In treating patients with hypothyroidism and Hashimoto’s Disease, most physicians rely too much on the TSH (thyroid-stimulating hormone) level on a lab blood test. Part I addressed the fact that a patient’s TSH level is only part of a larger picture that includes transporting thyroid-hormone to cells; getting that hormone inside receptor sites; converting the inactive form of thyroid hormone (T4) into the active form (T3); and much more.
At Carolinas Thyroid Institute, I look for the deeper cause of low-thyroid symptoms, by assessing whole-body systems (nervous, immune, gastrointestinal, and endocrine/hormonal). I offer a free, informative 15-minute phone consultation to anyone in the U.S. who is taking thyroid medication and is still suffering with hypothyroid symptoms. Scheduling is easy on our Contact Us page or by calling (704) 853-8000.
Blocking Thyroid Hormone: Homocysteine, Toxins, and Oxidative Stress
Inside each cell in the body is a nucleus. The nucleus is surrounded by a nuclear membrane, where there are “receptors” for thyroid hormone. Both cortisol and reverse T3 (covered in Part I) block these thyroid-hormone-receptor sties, which results in low-thyroid symptoms—even where there is enough thyroid hormone in the blood and there is a normal lab result on a TSH and T4 blood test. In this case, a patient’s cells would not benefit from the thyroid hormone she is making or the prescription she is taking.
In addition to cortisol and reverse T3, a high level of homocysteine in the body will block thyroid-hormone-receptor sites. Homocysteine is a chemical in the blood, which is produced when methionine (an amino acid) is broken down by the body, in a process called methylation. To lower the amount of homocysteine (by turning it back into methionine), both B12 and folate are needed.
If a patient doesn’t secrete enough stomach acid, she will probably be deficient in both B12 and folate, which would allow homocysteine to increase and to block thyroid hormone. People with Hashimoto’s Hypothyroidism often have insufficient stomach acid (a condition called hypochlorhydria). At Carolinas Thyroid Institute, every patient is given a blood test to measure homocysteine and is evaluated for gastrointestinal health.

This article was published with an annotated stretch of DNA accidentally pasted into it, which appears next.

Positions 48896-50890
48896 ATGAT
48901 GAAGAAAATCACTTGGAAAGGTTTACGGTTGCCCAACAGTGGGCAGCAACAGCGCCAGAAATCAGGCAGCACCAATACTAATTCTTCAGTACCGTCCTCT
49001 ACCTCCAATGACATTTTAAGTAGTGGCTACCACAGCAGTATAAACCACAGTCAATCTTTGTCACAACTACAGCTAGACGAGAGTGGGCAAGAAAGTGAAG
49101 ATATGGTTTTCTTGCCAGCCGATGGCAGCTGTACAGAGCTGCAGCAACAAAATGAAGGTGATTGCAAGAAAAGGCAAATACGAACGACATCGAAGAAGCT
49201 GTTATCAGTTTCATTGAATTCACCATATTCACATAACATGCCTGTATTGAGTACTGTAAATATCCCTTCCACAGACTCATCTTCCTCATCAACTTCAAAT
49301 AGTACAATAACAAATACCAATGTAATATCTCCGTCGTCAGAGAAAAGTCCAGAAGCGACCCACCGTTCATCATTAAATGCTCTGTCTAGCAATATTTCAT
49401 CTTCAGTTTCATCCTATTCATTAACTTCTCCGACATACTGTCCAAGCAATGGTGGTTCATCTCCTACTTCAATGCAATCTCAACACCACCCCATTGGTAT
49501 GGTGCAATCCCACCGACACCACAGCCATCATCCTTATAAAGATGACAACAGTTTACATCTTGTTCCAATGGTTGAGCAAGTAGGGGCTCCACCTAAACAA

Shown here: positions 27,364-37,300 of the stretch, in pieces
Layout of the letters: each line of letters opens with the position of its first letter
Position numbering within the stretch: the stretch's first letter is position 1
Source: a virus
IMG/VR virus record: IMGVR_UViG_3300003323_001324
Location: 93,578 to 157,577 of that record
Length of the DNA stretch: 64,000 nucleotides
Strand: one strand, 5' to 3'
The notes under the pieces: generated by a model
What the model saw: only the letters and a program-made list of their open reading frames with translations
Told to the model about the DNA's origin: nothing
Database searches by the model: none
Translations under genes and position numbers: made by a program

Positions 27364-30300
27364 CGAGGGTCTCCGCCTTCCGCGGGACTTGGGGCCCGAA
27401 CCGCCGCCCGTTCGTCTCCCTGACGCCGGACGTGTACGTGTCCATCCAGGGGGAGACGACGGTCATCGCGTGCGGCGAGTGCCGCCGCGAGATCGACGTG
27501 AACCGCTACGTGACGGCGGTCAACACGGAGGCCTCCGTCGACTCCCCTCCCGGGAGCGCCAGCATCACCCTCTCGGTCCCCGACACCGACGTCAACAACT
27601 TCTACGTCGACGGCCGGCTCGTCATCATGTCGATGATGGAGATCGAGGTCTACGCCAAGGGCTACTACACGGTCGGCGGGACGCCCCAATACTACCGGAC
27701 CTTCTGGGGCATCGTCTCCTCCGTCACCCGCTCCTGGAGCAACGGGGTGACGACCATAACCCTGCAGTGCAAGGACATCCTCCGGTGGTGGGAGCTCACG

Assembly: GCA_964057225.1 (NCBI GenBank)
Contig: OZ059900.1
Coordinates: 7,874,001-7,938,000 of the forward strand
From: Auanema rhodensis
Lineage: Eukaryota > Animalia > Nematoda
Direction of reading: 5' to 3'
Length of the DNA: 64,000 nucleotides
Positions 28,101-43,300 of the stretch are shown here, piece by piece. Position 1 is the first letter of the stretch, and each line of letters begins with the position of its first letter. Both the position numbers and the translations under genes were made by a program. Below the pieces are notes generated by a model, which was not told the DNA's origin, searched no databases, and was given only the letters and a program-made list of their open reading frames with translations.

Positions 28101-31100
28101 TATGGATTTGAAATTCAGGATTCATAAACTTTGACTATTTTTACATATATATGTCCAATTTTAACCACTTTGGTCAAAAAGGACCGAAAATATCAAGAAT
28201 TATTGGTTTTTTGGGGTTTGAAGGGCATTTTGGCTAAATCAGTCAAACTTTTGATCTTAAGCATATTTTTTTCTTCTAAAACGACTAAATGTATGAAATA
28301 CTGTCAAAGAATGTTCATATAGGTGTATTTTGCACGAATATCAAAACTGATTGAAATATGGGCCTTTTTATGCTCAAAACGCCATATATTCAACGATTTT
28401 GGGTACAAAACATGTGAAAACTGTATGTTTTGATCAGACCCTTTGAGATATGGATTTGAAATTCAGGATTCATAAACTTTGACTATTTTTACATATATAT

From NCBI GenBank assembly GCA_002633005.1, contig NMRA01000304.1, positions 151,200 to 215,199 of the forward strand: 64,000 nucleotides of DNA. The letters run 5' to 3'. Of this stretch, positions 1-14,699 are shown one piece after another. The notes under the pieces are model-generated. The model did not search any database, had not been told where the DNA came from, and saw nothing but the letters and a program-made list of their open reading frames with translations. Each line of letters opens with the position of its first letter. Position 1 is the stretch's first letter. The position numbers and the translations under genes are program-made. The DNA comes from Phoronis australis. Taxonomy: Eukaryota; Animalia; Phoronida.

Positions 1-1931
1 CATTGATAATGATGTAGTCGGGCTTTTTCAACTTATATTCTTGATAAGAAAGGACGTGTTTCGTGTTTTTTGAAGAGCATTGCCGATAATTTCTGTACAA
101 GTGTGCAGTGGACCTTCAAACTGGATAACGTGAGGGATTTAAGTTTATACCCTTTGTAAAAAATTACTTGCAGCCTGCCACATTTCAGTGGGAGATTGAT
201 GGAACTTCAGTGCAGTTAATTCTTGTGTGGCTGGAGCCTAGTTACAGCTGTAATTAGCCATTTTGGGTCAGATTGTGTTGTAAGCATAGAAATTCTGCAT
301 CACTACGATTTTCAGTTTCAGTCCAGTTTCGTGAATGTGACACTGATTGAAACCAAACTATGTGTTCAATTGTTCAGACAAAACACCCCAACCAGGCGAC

Another problem with thyroid-hormone-receptor sites involves chemical exposure. Environmental toxins, such as Bisphenol A (BPA), reduce thyroid-hormone-receptor-site sensitivity. BPA is a toxin found in plastics, in the coatings of some food cans, and in dental sealants. Anyone with thyroid problems should choose BPA-free water bottles and BPA-free food cans.
Oxidative stress is a condition in which the body produces an abundance of free radicals that cause cellular damage. Antioxidants (glutathione; vitamins C and E; betacarotene in egg yolks, carrots, yams, cantaloupe, etc.) counteract the effect of free radicals. Without enough antioxidants present in the body, oxidative stress will cause thyroid-hormone-receptor-site resistance, which results in hypothyroid symptoms.
Blocking Thyroid Hormone: Chronic Inflammation
Chronic inflammation interferes with thyroid hormone in several ways. First, inflammation reduces the number of thyroid-hormone receptors. If there are fewer receptors, there are fewer places where thyroid hormone can attach and deliver its chemical message. The information in this chemical message allows cells to perform properly.
Not only does inflammation reduce thyroid-hormone receptors, it decreases the sensitivity of existing thyroid-hormone-receptor sites.
Inflammation in the body is caused by food sensitivities; pesticides and environmental chemicals; autoimmune disease; poor blood-sugar regulation; hormonal imbalances; infections; injury; and stress. Some inflammation is necessary and helpful. The immune system uses inflammatory messengers, called cytokines, to respond to infections and to trigger short-term inflammation so that the body can heal. Continual, chronic inflammation is very destructive, however.